Plea to family in bid to tidy Bacup hero’s grave

Steve Butterworth, Diane Owen and Peter Webster from Veterans in the Community by one of the unmarked graves of a war veteran in Bacup Cemetery where First World War soldier John Flynn is buried

Steve Butterworth, Diane Owen and Peter Webster from Veterans in the Community by one of the unmarked graves of a war veteran in Bacup Cemetery where First World War soldier John Flynn is buried

First published in News

A VETERANS’ charity is urging the family of a Bacup soldier who died in the First World War to come forward so it can repair his unmarked grave.

Haslingden-based Veterans in Communties is running Operation War Graves 100, fixing missing, damaged and dilapidated war graves in Bacup Cemetery, creating memorials, and delivering talks on soldiers’ stories.

Through working with Wendy Lord, a Bacup author and historian from the town’s Natural History Society, war graves project co-ordinator Peter Webster discovered the stories of John and James Flynn, and their eldest brother Thomas, who survived the war.

All three fought in the Boer War and held silver medals. Only John is buried in Bacup Cemetery.

Mr Webster said: “Having seen the picture of John and learning so much about him, I feel like I actually know him. It’s very moving, knowing the three brothers went off to fight together. It doesn’t seem right that John should now be in an unmarked grave. The head- stone has disappeared. We want to replace it but don’t want to upset any of his living relatives.”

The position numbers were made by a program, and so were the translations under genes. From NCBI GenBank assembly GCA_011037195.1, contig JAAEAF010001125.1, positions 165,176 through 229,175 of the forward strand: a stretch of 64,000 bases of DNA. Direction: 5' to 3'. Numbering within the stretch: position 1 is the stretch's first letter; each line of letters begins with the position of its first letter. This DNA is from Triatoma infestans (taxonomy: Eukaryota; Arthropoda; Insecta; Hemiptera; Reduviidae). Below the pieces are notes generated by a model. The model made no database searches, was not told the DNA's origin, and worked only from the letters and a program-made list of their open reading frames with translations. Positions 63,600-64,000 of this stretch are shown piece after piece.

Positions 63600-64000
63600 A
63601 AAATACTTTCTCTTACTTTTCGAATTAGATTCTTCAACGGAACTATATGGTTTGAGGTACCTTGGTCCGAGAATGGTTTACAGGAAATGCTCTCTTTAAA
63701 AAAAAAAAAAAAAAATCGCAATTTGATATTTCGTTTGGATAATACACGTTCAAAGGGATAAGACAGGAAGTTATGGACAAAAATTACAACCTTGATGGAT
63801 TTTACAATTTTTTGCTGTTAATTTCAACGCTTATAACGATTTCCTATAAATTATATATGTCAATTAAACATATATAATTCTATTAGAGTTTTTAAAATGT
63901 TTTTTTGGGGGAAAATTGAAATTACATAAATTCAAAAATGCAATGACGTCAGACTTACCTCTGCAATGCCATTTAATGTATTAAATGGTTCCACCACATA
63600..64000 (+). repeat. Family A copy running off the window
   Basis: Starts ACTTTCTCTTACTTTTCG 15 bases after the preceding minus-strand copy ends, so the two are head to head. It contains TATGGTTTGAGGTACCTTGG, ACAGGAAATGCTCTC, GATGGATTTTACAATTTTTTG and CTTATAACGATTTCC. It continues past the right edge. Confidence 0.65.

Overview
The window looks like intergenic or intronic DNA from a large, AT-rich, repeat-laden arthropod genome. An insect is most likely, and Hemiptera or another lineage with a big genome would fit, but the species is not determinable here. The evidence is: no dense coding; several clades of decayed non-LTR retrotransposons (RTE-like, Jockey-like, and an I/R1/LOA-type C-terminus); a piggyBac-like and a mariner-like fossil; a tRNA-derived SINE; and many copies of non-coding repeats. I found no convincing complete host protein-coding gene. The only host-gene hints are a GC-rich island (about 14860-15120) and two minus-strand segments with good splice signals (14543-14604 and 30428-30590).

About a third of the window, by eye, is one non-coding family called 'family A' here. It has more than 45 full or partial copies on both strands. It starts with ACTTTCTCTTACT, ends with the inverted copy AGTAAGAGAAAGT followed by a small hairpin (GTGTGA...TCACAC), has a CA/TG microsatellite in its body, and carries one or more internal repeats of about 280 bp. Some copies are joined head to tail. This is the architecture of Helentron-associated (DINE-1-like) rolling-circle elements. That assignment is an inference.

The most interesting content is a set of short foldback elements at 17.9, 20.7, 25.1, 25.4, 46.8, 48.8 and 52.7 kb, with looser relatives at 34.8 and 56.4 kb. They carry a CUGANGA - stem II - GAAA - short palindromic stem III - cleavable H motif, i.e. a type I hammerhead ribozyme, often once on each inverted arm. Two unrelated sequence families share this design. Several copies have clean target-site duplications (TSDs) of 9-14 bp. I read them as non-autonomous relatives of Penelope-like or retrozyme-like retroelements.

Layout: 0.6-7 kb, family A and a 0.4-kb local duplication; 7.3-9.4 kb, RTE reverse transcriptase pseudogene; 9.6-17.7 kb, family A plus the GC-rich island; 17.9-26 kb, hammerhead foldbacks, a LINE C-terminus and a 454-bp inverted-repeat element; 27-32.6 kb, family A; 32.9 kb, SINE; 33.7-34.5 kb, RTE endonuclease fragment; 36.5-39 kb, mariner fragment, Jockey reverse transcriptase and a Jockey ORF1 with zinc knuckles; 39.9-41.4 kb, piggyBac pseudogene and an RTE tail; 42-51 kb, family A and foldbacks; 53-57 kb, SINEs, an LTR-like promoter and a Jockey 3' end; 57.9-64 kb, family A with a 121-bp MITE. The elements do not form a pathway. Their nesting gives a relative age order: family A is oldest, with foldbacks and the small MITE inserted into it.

Corporal John Flynn, who lived at Britannia House in Britannia with his wife and child, enlisted to the East Lancashire Regiment shortly after the outbreak of war.

He died, aged 32 on July 21, 1916, at the High Street Military Hospital in Manchester, from wounds he received fighting in France.

Within days of his death, his younger brother James was wounded in Mesopotamia and died from fever on August 27, 1917. At the same time, Thomas was recovering from injury in a hospital in France.

Corporal Flynn’s was one of the biggest military funerals held in Bacup.

The cortege was headed by more than 12 wounded soldiers from Fern Hill Auxiliary Military Hospital in Stacksteads and they were followed by workers from the Lancashire and Yorkshire Railway where John worked as a signalman.

Britannia Workmen’s Club members were followed by a dozen National Reserve soldiers. The coffin was carried in an open hearse draped with a Union flag. John was survived by his wife, child, mother and three sisters.

Anyone wishing to contact Veterans in Communities should call 01706 833180.

Comments

Comments are closed on this article.

Send us your news, pictures and videos

Most read stories

Local Info

Enter your postcode, town or place name

About cookies

We want you to enjoy your visit to our website. That's why we use cookies to enhance your experience. By staying on our website you agree to our use of cookies. Find out more about the cookies we use.

I agree